Emma Sulkowicz, a senior at Columbia University, decided to enter her second to last semester with a very personal performance art project. Sulkowicz designed the project, entitled Mattress Performance, after the student who sexually assaulted her in her dorm room was allowed to continue attending Columbia. As Sulkowicz explains,
I will be carrying this dorm room mattress with me everywhere I go, for as long as I attend the same school as my rapist.
Though her performance piece is certainly unique, her experience is not. In 2006, Margaux J. was allegedly assaulted in her dorm room at Indiana University. After reporting the incident to her university, her assailant was found guilty and suspended – for one semester in the summer. Speaking later about the decision, Margaux said,
In my opinion … IU not only harbors rapists, but also completely disregards, ignores, and fails women.
As the Center for Public Integrity writes, there is a significant and unacceptable “lack of consequences” for sexual assaults that occur on college campuses. Because of this, CPI found:
- …students deemed “responsible” for alleged sexual assaults on college campuses can face little or no consequence for their acts. Yet their victims’ lives are frequently turned upside down. For them, the trauma of assault can be compounded by a lack of institutional support, and even disciplinary action. Many times, victims drop out of school, while their alleged attackers graduate.
While at college, one in five women will be the target of an attempted sexual assault, and the risk of sexual assault increases four times for women while they are attending school. This is a national issue, but it is also one that is increasingly hard for Texas campuses to ignore.
Two central Texas schools, St. Edward’s University and the University of Texas at Austin, have recently been home to reports of sexual assault. When covering the sexual assault case at UT, the Austin American Statesman found that a sexual assault occurring on campus greatly reduces the likelihood that law enforcement will be involved. The Statesman reports:
Officers have responded to reports of just 19 sexual assaults on six Central Texas campuses — which have a total of more than 101,000 students — since 2010.
Even more alarming, the Statesman found, only four of those 19 cases resulted in arrests. From 2010 to 2012, police were brought in on less than one fourth of the sexual assault cases reported to the college. Combined with the fact that sexual assault is one of the most chronically underreported crimes (a trend reflected on college campuses), the climate on our campuses seems frighteningly dire.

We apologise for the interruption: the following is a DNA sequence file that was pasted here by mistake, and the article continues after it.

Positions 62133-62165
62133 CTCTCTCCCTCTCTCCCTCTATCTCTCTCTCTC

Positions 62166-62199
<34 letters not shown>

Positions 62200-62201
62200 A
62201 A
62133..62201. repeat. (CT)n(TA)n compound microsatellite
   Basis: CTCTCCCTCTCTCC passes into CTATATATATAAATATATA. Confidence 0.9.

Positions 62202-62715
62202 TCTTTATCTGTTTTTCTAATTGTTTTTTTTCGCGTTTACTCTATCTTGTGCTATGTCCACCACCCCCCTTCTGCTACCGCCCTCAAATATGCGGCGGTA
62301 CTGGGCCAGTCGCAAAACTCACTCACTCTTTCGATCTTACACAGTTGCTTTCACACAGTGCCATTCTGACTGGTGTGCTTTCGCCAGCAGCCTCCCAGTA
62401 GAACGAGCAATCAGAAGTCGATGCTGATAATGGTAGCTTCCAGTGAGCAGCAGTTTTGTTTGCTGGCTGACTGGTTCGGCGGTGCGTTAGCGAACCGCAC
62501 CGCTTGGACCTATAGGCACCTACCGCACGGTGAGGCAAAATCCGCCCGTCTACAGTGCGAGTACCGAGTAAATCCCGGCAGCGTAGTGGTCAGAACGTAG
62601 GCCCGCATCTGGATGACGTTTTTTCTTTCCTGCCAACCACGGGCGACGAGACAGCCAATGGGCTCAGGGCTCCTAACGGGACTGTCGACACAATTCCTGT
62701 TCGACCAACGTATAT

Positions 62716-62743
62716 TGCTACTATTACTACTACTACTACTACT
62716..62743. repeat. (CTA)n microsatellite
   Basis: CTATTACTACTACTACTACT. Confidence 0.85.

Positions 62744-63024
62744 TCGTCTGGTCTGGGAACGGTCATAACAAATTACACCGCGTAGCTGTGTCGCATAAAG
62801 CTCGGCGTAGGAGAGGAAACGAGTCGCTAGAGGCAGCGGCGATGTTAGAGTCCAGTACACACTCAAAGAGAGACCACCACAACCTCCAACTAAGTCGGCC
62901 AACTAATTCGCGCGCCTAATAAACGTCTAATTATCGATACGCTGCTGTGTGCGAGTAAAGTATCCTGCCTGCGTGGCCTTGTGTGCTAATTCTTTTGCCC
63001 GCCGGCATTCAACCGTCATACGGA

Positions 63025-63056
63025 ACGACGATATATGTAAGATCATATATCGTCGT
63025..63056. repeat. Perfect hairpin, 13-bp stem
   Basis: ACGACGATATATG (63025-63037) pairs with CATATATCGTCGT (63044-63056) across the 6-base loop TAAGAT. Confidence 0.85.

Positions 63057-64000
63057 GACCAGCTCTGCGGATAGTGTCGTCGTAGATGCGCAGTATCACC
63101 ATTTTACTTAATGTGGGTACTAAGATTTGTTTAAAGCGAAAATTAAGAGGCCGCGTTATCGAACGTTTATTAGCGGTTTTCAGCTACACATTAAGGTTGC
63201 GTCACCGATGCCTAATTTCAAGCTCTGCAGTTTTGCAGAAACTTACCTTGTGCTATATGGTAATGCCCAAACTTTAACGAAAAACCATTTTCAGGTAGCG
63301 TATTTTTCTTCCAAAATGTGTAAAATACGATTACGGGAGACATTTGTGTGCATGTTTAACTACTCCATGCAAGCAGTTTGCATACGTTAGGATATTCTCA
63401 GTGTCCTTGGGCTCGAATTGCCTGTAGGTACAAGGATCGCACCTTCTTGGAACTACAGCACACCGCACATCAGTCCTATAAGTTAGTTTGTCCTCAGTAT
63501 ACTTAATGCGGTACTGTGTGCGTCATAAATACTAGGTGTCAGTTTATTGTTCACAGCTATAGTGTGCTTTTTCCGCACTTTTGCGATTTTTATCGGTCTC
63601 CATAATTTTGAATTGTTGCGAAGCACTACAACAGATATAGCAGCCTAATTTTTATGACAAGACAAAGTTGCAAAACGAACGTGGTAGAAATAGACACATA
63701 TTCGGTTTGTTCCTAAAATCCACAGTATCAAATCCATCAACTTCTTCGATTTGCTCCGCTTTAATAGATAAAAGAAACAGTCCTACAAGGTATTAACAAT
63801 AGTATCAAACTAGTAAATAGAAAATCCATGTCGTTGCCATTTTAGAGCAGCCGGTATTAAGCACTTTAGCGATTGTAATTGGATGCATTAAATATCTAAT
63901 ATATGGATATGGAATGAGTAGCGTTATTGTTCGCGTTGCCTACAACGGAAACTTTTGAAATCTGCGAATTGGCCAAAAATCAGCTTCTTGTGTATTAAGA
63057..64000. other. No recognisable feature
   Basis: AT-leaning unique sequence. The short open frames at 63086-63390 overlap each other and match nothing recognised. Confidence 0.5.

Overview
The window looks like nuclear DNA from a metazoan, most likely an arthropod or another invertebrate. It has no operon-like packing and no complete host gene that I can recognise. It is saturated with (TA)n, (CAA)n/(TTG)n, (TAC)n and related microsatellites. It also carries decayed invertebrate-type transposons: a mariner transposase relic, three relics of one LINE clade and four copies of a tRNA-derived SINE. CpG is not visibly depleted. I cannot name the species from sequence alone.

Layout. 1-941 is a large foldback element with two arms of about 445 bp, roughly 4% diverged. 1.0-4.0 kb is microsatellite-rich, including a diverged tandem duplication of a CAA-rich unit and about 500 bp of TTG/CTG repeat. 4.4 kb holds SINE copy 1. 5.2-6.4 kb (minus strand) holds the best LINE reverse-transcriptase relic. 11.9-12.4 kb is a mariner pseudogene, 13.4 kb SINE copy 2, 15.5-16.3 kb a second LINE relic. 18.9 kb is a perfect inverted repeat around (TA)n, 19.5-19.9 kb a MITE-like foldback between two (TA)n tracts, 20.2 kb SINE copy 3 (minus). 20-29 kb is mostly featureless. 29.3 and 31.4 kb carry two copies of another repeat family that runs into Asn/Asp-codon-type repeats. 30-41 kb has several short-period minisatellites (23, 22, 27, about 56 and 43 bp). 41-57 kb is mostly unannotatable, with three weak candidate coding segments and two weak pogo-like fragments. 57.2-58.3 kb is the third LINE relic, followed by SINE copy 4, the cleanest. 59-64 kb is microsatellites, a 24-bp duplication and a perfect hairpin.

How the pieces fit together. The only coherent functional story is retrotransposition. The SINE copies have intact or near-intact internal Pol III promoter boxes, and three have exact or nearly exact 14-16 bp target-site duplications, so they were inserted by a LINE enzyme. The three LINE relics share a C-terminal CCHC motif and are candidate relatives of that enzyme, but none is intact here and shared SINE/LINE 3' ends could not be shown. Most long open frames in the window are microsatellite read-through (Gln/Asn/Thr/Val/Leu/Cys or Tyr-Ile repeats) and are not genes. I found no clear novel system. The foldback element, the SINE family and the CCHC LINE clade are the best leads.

Colleges in Central Texas and across the country have developed programs to try to address these issues. At UT, Voices Against Violence seeks to educate the student population about consent and sexual assault. Now a presence at orientation, VAV attempts to address the problem of sexual assault at UT head on. They also offer trainings, counseling, advocacy, and educational events for students on campus. Their BeVocal Campaign encourages students to intervene should they find themselves bystanders “to prevent harm as well as create a culture of caring for each other’s well-being.”
Sulkowicz’ performance piece has also ignited a conversation around campus sexual assault, first on her own campus at Columbia, and now around the world. Federal laws have attempted to address the issue of sexual assault on college campuses, most recently through the Campus Sexual Violence Elimination Act of 2013, or the Campus SAVE Act. This amended the Clery act of 1990 to mandate that “most higher education institutions—including community colleges and vocational schools—must educate students, faculty, and staff on the prevention of rape, acquaintance rape, domestic violence, dating violence, sexual assault, and stalking.” Through continued support of legislation such as this, one day colleges could be safe spaces for all.
The first deadline for reporting under the Campus SAVE Act is on October 1st.